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Acidosis and cancer: from mechanism to neutralization

Abstract

The extracellular pH of solid tumors is unequivocally acidic due to a combination of high rates of lactic acid production (a consequence of fermentative glycolytic metabolism) and poor perfusion. This has been documented by us and others in a wide variety of solid tumor models, primarily using magnetic resonance spectroscopic imaging (MRSI). This acidity contributes to tumor progression by inducing genome instability, promoting local invasion and metastases, inhibiting anti-tumor immunity, and conferring resistance to chemo- and radio-therapies. Systemic buffer therapies can neutralize tumor acidity and has been shown to inhibit local invasion and metastasis and improve immune surveillance in a variety of cancer model systems. This review will revisit the causes and consequences of acidosis by summarizing strategies used by cancer cells to adapt to acidosis, and how this acidity associated with carcinogenesis, metastasis, and immune function. Finally, this review will discuss how neutralization of acidity can be used to inhibit carcinogenesis and metastasis and improve anti-cancer immunotherapy.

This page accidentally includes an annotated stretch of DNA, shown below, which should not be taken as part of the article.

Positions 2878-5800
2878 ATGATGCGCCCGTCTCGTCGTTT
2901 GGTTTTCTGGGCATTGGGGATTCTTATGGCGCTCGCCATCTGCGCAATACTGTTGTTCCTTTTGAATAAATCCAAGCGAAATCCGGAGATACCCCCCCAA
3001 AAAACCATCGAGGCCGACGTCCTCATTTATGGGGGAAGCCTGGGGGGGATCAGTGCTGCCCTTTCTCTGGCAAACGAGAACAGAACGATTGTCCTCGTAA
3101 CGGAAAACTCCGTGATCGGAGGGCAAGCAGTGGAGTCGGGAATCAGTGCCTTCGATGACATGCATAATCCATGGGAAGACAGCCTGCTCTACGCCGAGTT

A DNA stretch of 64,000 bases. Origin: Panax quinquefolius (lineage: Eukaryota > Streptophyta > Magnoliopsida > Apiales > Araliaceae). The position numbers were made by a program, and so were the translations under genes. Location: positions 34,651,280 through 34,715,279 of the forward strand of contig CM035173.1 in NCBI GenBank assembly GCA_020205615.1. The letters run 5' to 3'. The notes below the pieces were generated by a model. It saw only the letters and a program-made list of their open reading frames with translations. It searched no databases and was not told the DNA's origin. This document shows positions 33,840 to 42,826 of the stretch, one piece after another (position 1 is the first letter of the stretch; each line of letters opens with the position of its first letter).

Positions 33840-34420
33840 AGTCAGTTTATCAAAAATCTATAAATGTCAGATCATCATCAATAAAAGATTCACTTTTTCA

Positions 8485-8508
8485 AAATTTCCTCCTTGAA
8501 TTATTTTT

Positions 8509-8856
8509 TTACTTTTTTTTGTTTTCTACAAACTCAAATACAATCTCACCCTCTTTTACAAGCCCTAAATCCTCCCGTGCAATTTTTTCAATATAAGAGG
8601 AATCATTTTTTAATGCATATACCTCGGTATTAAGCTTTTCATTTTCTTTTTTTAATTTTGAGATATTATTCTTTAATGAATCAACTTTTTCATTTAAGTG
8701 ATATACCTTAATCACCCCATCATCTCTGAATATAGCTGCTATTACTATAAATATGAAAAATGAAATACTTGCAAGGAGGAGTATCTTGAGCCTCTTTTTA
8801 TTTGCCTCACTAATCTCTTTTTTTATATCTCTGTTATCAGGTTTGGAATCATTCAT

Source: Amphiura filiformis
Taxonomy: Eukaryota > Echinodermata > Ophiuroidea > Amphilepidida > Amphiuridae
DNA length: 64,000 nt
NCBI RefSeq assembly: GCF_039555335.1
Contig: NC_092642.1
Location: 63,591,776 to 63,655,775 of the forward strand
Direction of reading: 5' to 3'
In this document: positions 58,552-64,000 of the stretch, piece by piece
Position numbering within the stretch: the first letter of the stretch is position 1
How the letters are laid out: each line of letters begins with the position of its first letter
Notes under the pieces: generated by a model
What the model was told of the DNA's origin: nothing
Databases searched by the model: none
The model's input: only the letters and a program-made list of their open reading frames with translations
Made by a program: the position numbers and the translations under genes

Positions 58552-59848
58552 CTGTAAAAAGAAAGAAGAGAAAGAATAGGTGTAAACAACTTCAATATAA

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Correspondence to Arig Ibrahim-Hashim.

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Ibrahim-Hashim, A., Estrella, V. Acidosis and cancer: from mechanism to neutralization. Cancer Metastasis Rev 38, 149–155 (2019). https://doi.org/10.1007/s10555-019-09787-4

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Keywords

  • Acidosis
  • Carcinogenesis
  • Metastasis
  • Neutralization
  • Immunotherapy